A revolution in the structure of opera composition commenced with Gluck’s Orfeo ed Euridice
which was premiered in 1764. Gluck and his librettist set out to bury the older tradition of opera seria
with its static display arias and preceding recitative, either accompanied on a piano-type instrument or 'dry', that is wholly dependant on the solo singer. They aimed to compose works of real drama and theatre. As the young Mozart embarked on his first operas, with successes such as La finta giardiniera,
premiered in 1774 and, the following year, Il re pastore
, he developed the genre further. Both works were sung in Italian, as was the tradition in Vienna. However, change was afoot with Emperor Joseph II keen to promote the presentation of opera in German singspiel and specifically for presentation at the Burgtheater, the Court Theatre set up by him. The singspiel format involved the use of spoken dialogue, in preference to recitative, as the story moved forward and without eschewing formal arias and duets.
Mozart got into the singspiel mode in the 1779-1780 Salzburg winter with the revision of La finta giardiniera
into Die gärtnerin aus liebe
. He then began the composition of a further singspiel. Perhaps influenced by the contemporary craze in Austria and Prussia for all things Turkish this 'exotic' theme was the basis of the composition. However, after a while and with no prospect of a staging, Mozart abandoned it, leaving it without overture or final dénouement of the second act finale. The incomplete opera came to be called Zaide
The Intendant at the Burgtheater had been impressed with what he had seen of Mozart’s Zaide
and promised him a new libretto on the Turkish theme. This was Die Entführung aus dem Serail.
Mozart was greatly taken by the libretto and composed with enthusiasm. In the work the composer adopts formal musical structures in pursuit of simplicity, not hesitating to include elaborate arias and complex textures in the orchestra. Die Entführung aus dem Serail
was premiered on 16 July 1782 and became Mozart’s first truly outstanding operatic success. Its music is full of invention and vitality as well as having particular vocal challenges for the heroine. Mozart’s concern for the Turkish aspect underlies the whole work and is also reflected in the many additions he had made to the original libretto supplied to him.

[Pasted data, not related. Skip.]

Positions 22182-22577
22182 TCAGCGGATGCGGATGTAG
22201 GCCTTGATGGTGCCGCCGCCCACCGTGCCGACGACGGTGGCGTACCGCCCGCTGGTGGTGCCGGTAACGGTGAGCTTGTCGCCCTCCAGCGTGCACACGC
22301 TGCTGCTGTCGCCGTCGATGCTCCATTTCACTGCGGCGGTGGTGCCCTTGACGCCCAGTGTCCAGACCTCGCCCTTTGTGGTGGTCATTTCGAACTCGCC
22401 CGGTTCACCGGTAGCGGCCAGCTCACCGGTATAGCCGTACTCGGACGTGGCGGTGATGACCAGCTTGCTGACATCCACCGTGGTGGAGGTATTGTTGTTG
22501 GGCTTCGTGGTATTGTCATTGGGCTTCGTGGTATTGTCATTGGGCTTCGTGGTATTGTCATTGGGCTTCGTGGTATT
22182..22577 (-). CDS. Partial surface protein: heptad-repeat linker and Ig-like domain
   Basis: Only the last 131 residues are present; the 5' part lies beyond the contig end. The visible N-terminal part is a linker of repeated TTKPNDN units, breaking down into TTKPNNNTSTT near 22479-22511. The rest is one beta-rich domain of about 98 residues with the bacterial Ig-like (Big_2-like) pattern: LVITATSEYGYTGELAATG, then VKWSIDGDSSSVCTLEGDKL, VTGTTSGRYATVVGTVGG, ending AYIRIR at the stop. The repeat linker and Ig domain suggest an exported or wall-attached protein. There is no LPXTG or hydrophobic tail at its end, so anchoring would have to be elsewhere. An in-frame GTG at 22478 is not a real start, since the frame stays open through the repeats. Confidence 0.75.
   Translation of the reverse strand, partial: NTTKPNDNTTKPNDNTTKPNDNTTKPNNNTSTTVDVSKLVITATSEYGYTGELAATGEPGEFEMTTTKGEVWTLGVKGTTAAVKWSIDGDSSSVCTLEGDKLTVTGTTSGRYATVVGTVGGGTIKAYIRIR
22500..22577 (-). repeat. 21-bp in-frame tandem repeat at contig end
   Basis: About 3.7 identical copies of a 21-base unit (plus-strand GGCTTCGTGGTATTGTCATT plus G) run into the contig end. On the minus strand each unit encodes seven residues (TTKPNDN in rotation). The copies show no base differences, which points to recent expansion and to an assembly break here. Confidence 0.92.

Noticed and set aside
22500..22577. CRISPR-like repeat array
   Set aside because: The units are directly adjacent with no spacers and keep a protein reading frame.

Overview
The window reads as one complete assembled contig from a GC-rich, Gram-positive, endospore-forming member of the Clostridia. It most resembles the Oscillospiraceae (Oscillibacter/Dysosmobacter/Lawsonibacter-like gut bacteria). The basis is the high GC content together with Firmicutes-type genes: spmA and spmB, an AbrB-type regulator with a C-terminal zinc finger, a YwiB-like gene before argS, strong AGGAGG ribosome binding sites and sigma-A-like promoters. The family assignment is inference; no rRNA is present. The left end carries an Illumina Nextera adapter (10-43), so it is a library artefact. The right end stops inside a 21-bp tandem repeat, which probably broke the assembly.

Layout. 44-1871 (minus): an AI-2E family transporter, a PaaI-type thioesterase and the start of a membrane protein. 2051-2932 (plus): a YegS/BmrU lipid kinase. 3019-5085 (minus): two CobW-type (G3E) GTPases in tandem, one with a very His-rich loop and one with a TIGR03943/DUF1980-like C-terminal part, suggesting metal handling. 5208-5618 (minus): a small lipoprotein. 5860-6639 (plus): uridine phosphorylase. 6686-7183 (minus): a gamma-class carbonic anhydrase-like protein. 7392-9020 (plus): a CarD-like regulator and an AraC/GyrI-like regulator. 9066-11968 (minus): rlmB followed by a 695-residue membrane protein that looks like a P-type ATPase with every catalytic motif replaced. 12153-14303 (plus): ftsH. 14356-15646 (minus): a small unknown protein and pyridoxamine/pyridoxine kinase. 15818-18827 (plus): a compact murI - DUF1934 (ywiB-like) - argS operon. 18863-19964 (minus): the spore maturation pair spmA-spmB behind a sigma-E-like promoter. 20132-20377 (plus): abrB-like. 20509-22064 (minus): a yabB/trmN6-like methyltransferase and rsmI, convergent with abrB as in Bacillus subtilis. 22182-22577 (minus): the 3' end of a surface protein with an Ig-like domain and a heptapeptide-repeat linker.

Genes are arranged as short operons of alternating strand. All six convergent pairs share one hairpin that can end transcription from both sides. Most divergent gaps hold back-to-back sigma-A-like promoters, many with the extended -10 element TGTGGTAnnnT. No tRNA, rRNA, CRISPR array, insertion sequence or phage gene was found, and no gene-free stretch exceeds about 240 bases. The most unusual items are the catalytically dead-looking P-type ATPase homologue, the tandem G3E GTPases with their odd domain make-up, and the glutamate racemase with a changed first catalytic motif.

In the accompanying booklet notes under the heading The Performance
, the author argues that the librettos for this work and Mozart’s other great singspiel, Die Zauberflöte
, "are weak and confront directors with the problem of how to turn a naïve story into a creditable production". He states that this has led to efforts to tell the story "through numerous different interpretations over the past few decades". That is true with updated and what we call 'regietheater' productions often the norm. One likes them or one does not. My own view is that if a composer looking down on a performance from wherever establishment de repos
he may inhabit, does not recognise his creation without the benefit of his accompanying music, then the producer’s concept has failed. Here, producer Hans Neuenfels aims to retain the story’s naivety and absurdity by splitting the characters, placing an actor at every singer’s side. The actor not only takes over his role for the spoken dialogue, but interacts with the singer and other characters. This seems to involve changes to the dialogue and interactions that the author calls "moments of existential enigma" that, I suggest, Mozart would not have recognised.
Trying hard to put any preconceived prejudices aside I embarked on my viewing. I found the overture to be rather frenetic. As for the doubling, sometimes the singer speaks the words, this is confusing and the additions are presumptuous. The meeting between Belmonte and Pedrillo (CH.6) involving four people is a good example. The video director uses excessive close-ups of faces and pistols are waved about. The singing is adequate with Roland Bracht pleasingly sonorous as Osmin whilst Matthias Link has an uncomfortable edge to his tenor. Otherwise the singing cast is less convincing and more provincial than the kind of casting usually seen in recorded presentations. I cannot say that I enjoyed the experience in any manner but recognise that others might.
Robert J Farr